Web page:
3. en passant says:

    Almost half a century ago, before I joined the Army I worked in the outback and mixed with aboriginal stockmen and on stations. They were the salt of the Earth. They were killed of as worthwhile people by the ‘do-gooders’ who criminalised the Station Owners for the low wages they paid. Suddenly, they were unaffordable, so they and their families had to return to Hades.
    15 years later I commanded a company of 100+ men in the Army. 15% of my soldiers were classed as aboriginal or kanaka (a term frowned on today). In conversations with them I always asked why they had joined the Army. 100% of the answers were “To get away from the clan and the culture.” All of them had been brought up on stations, or Missions so they were well-educated to Australian standards (at about year 9) and functioning people. Several commented that the lifting of the ban on alcohol in settlements and the payment of ‘sit-down’ money (Whitlam, from memory, though I am willing to be corrected) were the two biggest factors in the total meltdown that took place in less than three years. A century of care and nurturing destroyed in a moment by those who only wanted to do ‘good’.

    Then came the /stolen generations’, land rights, the victimhood ‘industry’, the various ‘heritage acts’ and the active drive to return to the stone age as that was where the free cargo was.

    As Anthony eloquently points out a life of living by whining for handouts is no life at all. There are Scottish Clan Societies, but I know of nobody who wants to live like Rob Roy in a smoke-filled, mud-floored bothy (cottage), subject to the whims of the Chief or Elders. Scotland flowered when the clan system was destroyed and every Scot joined the modern age. The answer is to become Australian (not a whining ‘first Australian’ [how many full blooded aboriginals are there left?]) and compete in modern society just like all civilised people have to.

    Of course, this does not apply to those seeking to stay in the 7th Century as that is where god wants us all. Ask me why I am an non-cultured, rational atheist …

    • Lo says:

      This experienced, recounted history has inestimable value. Thank you.

    • rosross says:

      Good post, however there is nothing rational about being an atheist. The rational position is agnostic – not sure, because none of us can ever know with any certainty if there is a conscious entity, God, responsible for this world, or not.

      There are indications that such an entity or force exists, but the only rational position is one of remaining open and not being adamant on either count.

      An atheist is just the other side of the coin of a religious.

  4. Bill Martin says:

    As always, Anthony Dillon’s article is a welcome change from the usual weasel-worded offerings on the plight of Aborigines. However, while he obviously understands the role played by indigenous culture, he refrains from declaring it to be the root of the problem.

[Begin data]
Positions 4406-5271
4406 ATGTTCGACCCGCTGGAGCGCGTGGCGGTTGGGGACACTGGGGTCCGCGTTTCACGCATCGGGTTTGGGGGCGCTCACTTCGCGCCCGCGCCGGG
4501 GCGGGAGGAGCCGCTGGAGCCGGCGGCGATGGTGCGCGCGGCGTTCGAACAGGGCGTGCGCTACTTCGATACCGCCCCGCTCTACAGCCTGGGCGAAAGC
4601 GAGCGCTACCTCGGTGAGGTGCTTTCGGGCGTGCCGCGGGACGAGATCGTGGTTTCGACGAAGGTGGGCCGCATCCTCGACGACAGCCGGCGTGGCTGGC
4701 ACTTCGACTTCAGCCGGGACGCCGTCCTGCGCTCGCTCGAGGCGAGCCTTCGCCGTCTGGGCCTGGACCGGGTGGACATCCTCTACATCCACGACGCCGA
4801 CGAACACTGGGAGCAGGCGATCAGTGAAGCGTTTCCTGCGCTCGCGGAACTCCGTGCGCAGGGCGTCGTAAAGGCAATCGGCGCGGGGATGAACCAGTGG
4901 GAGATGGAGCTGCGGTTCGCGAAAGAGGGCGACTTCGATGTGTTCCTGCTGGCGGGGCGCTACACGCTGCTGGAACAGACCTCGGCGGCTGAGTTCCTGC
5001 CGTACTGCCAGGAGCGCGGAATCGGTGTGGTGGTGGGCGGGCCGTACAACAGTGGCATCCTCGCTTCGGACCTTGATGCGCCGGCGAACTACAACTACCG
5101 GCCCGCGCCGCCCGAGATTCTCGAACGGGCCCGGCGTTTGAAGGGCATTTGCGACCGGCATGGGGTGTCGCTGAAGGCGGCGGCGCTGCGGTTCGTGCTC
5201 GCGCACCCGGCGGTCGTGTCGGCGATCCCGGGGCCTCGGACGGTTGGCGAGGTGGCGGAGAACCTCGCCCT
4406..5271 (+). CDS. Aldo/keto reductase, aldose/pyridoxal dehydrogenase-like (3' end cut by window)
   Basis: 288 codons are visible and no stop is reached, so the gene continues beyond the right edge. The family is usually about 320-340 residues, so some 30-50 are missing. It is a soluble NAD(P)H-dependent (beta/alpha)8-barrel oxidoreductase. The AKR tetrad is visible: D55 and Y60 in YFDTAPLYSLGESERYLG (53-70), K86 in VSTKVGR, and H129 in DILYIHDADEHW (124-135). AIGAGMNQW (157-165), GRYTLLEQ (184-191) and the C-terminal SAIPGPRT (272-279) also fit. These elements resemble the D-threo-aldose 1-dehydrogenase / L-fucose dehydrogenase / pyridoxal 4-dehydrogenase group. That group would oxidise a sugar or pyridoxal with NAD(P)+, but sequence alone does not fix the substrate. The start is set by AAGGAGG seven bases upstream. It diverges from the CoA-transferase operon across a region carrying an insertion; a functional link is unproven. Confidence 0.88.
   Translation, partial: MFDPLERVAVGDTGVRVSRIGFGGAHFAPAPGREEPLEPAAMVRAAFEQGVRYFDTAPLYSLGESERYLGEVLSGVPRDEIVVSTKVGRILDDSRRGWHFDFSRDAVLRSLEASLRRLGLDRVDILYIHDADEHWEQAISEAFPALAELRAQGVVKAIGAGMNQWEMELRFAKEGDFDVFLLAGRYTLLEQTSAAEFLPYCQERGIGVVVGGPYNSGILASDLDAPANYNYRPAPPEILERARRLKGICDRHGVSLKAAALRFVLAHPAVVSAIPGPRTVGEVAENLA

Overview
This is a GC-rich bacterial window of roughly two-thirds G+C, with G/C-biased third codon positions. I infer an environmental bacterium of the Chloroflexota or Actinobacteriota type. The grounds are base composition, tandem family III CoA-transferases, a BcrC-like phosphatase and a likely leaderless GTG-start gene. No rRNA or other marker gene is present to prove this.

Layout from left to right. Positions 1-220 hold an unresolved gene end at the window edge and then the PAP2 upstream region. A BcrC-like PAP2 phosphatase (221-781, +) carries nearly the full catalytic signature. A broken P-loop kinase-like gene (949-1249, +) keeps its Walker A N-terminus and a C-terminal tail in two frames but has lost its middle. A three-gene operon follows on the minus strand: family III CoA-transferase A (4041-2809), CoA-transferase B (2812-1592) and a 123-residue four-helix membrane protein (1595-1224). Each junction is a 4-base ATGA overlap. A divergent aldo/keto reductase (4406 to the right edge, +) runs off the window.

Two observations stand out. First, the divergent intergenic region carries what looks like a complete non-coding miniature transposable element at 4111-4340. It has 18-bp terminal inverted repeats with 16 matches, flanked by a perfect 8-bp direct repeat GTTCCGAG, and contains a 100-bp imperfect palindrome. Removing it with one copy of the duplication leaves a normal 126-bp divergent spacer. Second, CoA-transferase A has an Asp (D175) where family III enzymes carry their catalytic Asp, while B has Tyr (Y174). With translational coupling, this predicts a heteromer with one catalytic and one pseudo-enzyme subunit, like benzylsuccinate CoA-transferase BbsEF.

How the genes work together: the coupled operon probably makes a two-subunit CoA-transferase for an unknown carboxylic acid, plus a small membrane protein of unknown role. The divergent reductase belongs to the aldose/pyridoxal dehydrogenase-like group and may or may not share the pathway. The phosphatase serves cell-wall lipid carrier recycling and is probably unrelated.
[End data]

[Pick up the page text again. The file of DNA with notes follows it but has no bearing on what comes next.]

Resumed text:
Over the millennia of recorded history there had been truly great cultures, many of them contributing greatly to the advancement of humanity, yet they did not survive the march of time. Our acquaintance with them is restricted to the sciences of history and anthropology. Why is the culture of indigenous Australians so vitally significant that it must be not merely recorded as one that served its purpose in its time, but must be practiced indefinitely. Its achievements go no further than the ability to survive in the given environment. That is not exactly a glorious attribute, is it?

    When one shakes off the shackles of political correctness, it becomes glaringly obvious that the overarching reason for the deplorable living condition of thousands of Aborigines is their culture, or more precisely the mindless, desperate insistence of continuing to live by it. Those Aboriginal academics championing this destructive attitude are either of very limited intellect or shameless charlatans, quite likely both in many instances. Proof of that condemnation is the fact that none of them live what they preach.

    • RayB says:

      Agreed, Bill, that Anthony totally nails the issues.
      When it comes to keeping Aboriginal cultures alive, you overlook the vested interest of the multitudes of anthropologists & other “ologists” produced by our universities. They need those cultures kept alive so they have something to study. Sure, they care about the sorry state of the communities they are studying, but for them, the more important issue is gaining advancement in the academic or bureaucratic world they occupy, thus enabling them to not see their involvement in the continuation of that sorry state.

  5. Bran Dee says:

    Likewise many troubled men of Middle Eastern appearance in Australia do not work. One who was recently incarcerated was on unemployment benefits of the higher disability rate but was able enough to have 2 wives whilst helping his multicultural contacts move overseas to fight for ISIS. Idle hands find mischief!

  6. Warty says:

    OK . . . who silenced Rob Ellison?

  7. Mark Smith says:

    I’m probably dreaming here, but here’s a crazy idea. What if all state governments demolish all councils situated in bush fire prone areas and steward work of seasonal controlled burning to aboriginal communities, drawing many out of the welfare holes? It would be a powerful gesture to their superior land management before 1788, PLUS, it would dislodge damaging Greens councils. They could be subcontractors or public service. Nothing’s impossible, right?

  8. mags of Queensland says:

    Another well thought out article Anthony. At least here at Quadrant we are not labeled a racist for asking the unpopular questions or giving a non PC response.